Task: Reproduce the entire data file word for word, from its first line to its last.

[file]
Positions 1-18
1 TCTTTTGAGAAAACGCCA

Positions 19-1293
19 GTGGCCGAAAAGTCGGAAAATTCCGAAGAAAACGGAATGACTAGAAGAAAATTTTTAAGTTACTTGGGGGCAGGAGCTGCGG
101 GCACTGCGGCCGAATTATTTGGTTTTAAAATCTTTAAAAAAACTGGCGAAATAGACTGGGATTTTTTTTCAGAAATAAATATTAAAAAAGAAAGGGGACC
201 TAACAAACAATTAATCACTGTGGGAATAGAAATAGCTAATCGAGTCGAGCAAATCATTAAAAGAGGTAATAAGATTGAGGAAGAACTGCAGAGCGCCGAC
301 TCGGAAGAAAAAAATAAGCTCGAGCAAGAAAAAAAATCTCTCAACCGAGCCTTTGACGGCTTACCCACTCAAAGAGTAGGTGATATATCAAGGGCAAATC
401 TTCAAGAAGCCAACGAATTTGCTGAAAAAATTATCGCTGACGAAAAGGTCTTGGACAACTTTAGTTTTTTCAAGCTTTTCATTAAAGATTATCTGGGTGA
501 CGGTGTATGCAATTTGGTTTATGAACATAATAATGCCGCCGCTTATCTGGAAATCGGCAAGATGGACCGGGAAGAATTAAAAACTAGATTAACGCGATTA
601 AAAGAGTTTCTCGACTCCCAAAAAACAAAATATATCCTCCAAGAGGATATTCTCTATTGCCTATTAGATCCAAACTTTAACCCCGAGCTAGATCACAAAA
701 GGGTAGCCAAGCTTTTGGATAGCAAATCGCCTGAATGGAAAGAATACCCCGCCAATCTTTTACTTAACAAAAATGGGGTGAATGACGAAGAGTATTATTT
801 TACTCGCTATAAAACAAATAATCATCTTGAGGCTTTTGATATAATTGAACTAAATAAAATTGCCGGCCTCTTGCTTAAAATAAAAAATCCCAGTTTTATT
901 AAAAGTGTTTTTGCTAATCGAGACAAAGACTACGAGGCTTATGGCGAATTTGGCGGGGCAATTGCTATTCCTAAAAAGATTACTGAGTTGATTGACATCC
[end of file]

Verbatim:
Positions 1-18
1 TCTTTTGAGAAAACGCCA

Positions 19-1293
19 GTGGCCGAAAAGTCGGAAAATTCCGAAGAAAACGGAATGACTAGAAGAAAATTTTTAAGTTACTTGGGGGCAGGAGCTGCGG
101 GCACTGCGGCCGAATTATTTGGTTTTAAAATCTTTAAAAAAACTGGCGAAATAGACTGGGATTTTTTTTCAGAAATAAATATTAAAAAAGAAAGGGGACC
201 TAACAAACAATTAATCACTGTGGGAATAGAAATAGCTAATCGAGTCGAGCAAATCATTAAAAGAGGTAATAAGATTGAGGAAGAACTGCAGAGCGCCGAC
301 TCGGAAGAAAAAAATAAGCTCGAGCAAGAAAAAAAATCTCTCAACCGAGCCTTTGACGGCTTACCCACTCAAAGAGTAGGTGATATATCAAGGGCAAATC
401 TTCAAGAAGCCAACGAATTTGCTGAAAAAATTATCGCTGACGAAAAGGTCTTGGACAACTTTAGTTTTTTCAAGCTTTTCATTAAAGATTATCTGGGTGA
501 CGGTGTATGCAATTTGGTTTATGAACATAATAATGCCGCCGCTTATCTGGAAATCGGCAAGATGGACCGGGAAGAATTAAAAACTAGATTAACGCGATTA
601 AAAGAGTTTCTCGACTCCCAAAAAACAAAATATATCCTCCAAGAGGATATTCTCTATTGCCTATTAGATCCAAACTTTAACCCCGAGCTAGATCACAAAA
701 GGGTAGCCAAGCTTTTGGATAGCAAATCGCCTGAATGGAAAGAATACCCCGCCAATCTTTTACTTAACAAAAATGGGGTGAATGACGAAGAGTATTATTT
801 TACTCGCTATAAAACAAATAATCATCTTGAGGCTTTTGATATAATTGAACTAAATAAAATTGCCGGCCTCTTGCTTAAAATAAAAAATCCCAGTTTTATT
901 AAAAGTGTTTTTGCTAATCGAGACAAAGACTACGAGGCTTATGGCGAATTTGGCGGGGCAATTGCTATTCCTAAAAAGATTACTGAGTTGATTGACATCC